Laura is originally from Fort Collins, Colorado. As a student-athlete at the University of Alabama, an explorer in Himalayan villages, and an educator on the islands of Fiji, she encountered a pronounced need for nutrition health specialists worldwide.
She earned a master’s degree in Nutrition for Global Health at the London School of Hygiene and Tropical Medicine in order to engage in active research and lead community health programs. Her interest in epigenetics and the intergenerational effects of maternal nutrition led her to the Medical Research Council (MRC) Unit, The Gambia at The London School of Hygiene and Tropical Medicine.
Laura now lives in Keneba, a small village in rural Gambia that hosts the MRC field station, where she is engaged in nutrition research as it relates to infant growth and development. She works on the BRIGHT project—Brain Imaging in Global Health—a longitudinal study using a variety of behavioral assessments and neuroimaging techniques to understand the effects that malnutrition (and other issues related to living in a low-resource context) may have on infants’ developing brains. She is interested in rural development, especially through agricultural and income-generation projects, and serves as an advisor for the grassroots organization Bamboo Foundation Gambia.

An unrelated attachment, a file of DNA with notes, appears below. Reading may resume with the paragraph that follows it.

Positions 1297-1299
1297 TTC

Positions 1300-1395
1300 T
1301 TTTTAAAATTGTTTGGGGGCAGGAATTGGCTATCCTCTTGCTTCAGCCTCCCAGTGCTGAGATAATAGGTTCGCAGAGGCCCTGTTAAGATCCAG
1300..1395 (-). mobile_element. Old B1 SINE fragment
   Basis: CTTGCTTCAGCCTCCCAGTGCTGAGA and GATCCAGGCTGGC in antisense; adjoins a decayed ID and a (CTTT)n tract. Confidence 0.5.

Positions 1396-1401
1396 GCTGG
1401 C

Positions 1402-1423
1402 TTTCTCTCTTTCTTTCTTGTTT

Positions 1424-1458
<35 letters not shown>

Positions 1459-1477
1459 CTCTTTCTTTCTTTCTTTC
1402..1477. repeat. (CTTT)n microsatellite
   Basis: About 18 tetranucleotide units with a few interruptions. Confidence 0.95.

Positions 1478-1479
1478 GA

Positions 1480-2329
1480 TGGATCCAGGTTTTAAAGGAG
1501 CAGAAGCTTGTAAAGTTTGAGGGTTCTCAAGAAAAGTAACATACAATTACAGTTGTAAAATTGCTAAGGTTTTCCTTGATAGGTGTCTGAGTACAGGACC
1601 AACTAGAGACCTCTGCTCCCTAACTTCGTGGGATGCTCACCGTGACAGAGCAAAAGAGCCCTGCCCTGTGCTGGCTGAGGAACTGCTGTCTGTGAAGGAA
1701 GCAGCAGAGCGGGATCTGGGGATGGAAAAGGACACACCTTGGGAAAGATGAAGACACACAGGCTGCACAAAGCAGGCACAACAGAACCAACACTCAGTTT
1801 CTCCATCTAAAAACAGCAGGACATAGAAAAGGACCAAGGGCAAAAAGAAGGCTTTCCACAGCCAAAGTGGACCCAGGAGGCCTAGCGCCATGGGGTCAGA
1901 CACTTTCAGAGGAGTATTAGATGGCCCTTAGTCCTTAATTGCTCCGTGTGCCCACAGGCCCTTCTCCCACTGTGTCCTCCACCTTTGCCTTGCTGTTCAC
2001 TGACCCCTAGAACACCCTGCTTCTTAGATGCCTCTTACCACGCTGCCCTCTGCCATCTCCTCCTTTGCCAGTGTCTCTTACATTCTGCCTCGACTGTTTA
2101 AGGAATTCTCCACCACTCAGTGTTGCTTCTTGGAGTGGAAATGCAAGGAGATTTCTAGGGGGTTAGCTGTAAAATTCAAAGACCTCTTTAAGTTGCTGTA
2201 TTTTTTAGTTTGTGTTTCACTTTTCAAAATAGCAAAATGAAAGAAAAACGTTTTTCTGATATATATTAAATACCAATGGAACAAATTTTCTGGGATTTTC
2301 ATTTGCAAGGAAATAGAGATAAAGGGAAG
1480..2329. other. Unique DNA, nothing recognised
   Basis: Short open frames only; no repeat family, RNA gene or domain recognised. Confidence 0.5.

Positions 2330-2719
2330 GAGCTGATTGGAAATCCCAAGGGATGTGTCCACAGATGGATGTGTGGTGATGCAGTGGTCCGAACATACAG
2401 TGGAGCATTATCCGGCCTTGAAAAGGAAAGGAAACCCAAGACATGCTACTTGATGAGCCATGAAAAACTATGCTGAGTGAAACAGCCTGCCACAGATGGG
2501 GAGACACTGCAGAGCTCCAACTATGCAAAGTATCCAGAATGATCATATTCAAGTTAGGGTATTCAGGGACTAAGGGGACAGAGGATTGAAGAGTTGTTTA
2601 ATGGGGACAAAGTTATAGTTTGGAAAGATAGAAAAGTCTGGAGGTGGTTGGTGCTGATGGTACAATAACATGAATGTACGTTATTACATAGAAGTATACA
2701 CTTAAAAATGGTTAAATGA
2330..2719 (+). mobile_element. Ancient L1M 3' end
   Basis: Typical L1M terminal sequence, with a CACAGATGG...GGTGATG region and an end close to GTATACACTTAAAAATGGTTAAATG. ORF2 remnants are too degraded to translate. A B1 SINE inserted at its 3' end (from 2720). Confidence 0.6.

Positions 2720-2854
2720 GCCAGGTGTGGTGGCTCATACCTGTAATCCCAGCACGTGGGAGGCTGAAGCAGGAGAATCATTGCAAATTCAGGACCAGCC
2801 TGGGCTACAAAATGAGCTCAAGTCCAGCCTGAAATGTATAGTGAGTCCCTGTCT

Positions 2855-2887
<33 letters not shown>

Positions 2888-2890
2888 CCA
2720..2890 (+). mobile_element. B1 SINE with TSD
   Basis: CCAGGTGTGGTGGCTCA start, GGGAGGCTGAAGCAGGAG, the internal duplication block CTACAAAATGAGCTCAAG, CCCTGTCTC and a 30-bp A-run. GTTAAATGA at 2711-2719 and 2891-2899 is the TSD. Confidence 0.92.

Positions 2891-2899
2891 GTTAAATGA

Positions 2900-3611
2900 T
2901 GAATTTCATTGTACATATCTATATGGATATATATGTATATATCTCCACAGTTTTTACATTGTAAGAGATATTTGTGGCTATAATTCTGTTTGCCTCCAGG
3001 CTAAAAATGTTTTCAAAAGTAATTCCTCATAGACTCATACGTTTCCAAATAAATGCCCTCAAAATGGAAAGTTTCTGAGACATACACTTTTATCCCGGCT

In her free time, she enjoys cycling to nearby villages, brewing attaya (green tea), Skyping friends from home, attending cultural ceremonies, visiting her tailor, and sitting by the sea.